Cotton Cordell Red Fin — A truly legendary lure for casting from the shore or into the surf for stripers, the Red Fin remains a staple bait for walleyes, bass and pike, as well. The beauty of this minnow bait is that it swims shallower than similar plugs, running cleanly over submerged vegetation and shallow structure. The Red Fin also shines as a surface bait, slowly twitched or waked for big bass or stripers. Endowed with internal weights, this Cotton Cordell favorite comes in three sizes, from a 4-inch, 3/8-ouncer to a 7-inch, 1-ouncer. lurenet.com
Rapala CountDown — One of the original shorecasting minnows, the Rapala CountDown is a heavily weighted balsa bait that sinks at a consistent rate of one foot per second. For targeting a specific depth or to run precisely just above cover, the CountDown remains a fantastic, if often overlooked, choice. The lure is also available in a wide range of sizes, including a 1-incher for trout and panfish to a Magnum series for saltwater, making it a versatile choice for many species. rapala.com
Tasmanian Devil Lures — A 1979 Australian original, the Tasmanian Devil has become a tremendous casting lure, with a cult-like following throughout North America. An ingenious spoon hybrid, the Devil sports a super heavy, hollow, cylindrical lead body augmented by curved plastic "wings." The wings add flash and a rolling, wobbling action that's surprisingly appealing to salmon, pike and trout, as well as numerous saltwater species. The lure can be tuned by bending it into different angles. Rigged with a through-wire shaft, the "Tassie" perhaps works best when rigged by simply running your mainline through the lure to a swivel, split ring and small treble hook. This allows the Tassie to slide up and away when fish are hooked. Works equally well for casting, trolling or vertical jigging. wigstonslures.com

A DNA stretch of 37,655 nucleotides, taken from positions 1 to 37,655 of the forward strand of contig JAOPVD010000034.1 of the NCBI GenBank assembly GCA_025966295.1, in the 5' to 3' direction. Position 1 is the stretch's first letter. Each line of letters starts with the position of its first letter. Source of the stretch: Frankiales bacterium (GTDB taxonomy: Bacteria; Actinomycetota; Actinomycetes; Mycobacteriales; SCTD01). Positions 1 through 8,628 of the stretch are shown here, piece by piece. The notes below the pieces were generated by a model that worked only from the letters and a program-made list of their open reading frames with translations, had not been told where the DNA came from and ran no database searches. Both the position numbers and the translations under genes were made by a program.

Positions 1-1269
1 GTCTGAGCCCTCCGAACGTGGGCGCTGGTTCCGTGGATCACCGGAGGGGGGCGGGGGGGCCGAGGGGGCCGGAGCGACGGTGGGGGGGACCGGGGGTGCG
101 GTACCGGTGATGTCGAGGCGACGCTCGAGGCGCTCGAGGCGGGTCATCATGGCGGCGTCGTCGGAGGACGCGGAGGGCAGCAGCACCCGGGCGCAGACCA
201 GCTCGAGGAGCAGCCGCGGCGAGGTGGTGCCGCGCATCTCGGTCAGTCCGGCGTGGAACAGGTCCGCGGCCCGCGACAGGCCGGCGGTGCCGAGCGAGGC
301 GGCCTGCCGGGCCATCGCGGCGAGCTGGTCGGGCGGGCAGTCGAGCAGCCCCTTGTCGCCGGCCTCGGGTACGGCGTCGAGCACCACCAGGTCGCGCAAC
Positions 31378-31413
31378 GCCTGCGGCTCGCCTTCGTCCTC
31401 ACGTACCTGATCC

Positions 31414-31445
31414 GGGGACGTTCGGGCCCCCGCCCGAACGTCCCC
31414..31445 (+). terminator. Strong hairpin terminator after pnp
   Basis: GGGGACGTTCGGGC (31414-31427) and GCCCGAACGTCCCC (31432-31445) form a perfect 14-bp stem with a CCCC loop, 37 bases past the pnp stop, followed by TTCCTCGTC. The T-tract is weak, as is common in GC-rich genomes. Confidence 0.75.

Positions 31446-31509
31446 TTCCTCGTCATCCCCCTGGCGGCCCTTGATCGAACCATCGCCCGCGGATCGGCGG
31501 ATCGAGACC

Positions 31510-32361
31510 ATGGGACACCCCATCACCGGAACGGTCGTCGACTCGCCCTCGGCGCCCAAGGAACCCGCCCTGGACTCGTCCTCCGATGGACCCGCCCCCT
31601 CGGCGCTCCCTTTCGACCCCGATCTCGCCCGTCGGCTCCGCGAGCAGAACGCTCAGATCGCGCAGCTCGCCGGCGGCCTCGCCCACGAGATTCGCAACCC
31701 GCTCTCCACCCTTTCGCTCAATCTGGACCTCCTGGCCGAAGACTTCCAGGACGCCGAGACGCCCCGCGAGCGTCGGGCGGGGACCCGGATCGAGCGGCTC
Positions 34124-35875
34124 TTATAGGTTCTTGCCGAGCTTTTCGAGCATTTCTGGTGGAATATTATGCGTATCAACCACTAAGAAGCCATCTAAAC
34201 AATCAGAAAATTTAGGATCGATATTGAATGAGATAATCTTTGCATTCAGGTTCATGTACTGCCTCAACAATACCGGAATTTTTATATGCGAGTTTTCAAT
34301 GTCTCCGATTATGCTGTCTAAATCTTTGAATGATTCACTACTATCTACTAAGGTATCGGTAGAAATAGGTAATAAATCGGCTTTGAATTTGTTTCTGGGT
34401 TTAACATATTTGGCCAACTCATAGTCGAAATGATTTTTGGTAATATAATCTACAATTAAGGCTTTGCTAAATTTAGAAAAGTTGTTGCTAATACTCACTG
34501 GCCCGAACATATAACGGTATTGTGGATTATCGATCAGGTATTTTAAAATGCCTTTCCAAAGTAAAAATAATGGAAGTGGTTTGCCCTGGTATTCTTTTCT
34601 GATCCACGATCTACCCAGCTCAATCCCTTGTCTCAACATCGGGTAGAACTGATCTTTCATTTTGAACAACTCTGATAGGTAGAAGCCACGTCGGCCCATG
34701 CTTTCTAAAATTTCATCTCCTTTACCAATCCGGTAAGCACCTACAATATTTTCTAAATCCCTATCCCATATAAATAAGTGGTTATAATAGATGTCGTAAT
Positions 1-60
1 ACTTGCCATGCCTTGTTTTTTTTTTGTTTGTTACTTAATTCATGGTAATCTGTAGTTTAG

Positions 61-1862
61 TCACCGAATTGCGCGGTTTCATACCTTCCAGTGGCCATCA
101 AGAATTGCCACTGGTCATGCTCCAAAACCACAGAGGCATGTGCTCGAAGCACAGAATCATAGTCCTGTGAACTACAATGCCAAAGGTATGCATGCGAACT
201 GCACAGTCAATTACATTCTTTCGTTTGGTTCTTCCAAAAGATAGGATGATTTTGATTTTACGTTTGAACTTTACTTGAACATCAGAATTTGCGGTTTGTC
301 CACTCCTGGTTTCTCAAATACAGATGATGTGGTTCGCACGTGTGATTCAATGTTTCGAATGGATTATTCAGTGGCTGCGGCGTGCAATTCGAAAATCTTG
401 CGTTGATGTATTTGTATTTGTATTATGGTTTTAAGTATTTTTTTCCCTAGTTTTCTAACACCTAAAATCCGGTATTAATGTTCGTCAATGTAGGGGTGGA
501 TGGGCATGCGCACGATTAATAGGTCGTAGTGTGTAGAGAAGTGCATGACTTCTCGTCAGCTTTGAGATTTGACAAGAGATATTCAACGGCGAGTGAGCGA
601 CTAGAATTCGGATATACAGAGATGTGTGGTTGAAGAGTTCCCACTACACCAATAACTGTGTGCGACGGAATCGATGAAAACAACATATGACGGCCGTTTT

Bill Lewis Rat-L-Trap — One of the earliest lipless cranks, anglers have come to love two things about the good old Rat-L-Trap: casts like a torpedo and catches everything that swims. Debuted by Bill Lewis is the 1960s, the 'Trap first found acclaim at a bass tournament on Toledo Bend Reservoir, Texas in the late 1960s. Today's Rat-L-Trap is made in a massive number of color, size and shape combinations, including the always-productive ¼ and ½ ouncers. Harboring a pile of loud, heavy BBs, the Rat-L-Trap casts a mile, flashing, shimmering and clattering all across shallow flats. Bill Lewis' original lipless lure remains one of the world's top sellers today. rat-l-trap.com
Strike King Rocket Shad — While most spinnerbaits are counterproductive for long casting, the aerodynamic Rocket Shad begs to differ. Constructed with a compact yet heavy head, short skirt and a single Colorado blade, Strike King's popular little spinner is built for distance and speed. Touted as the perfect lure for targeting schooling bass, the Rocket also works well for jigging, and runs true in fast current rivers. Available in three sizes, from ¼- to ½ ounce. strikeking.com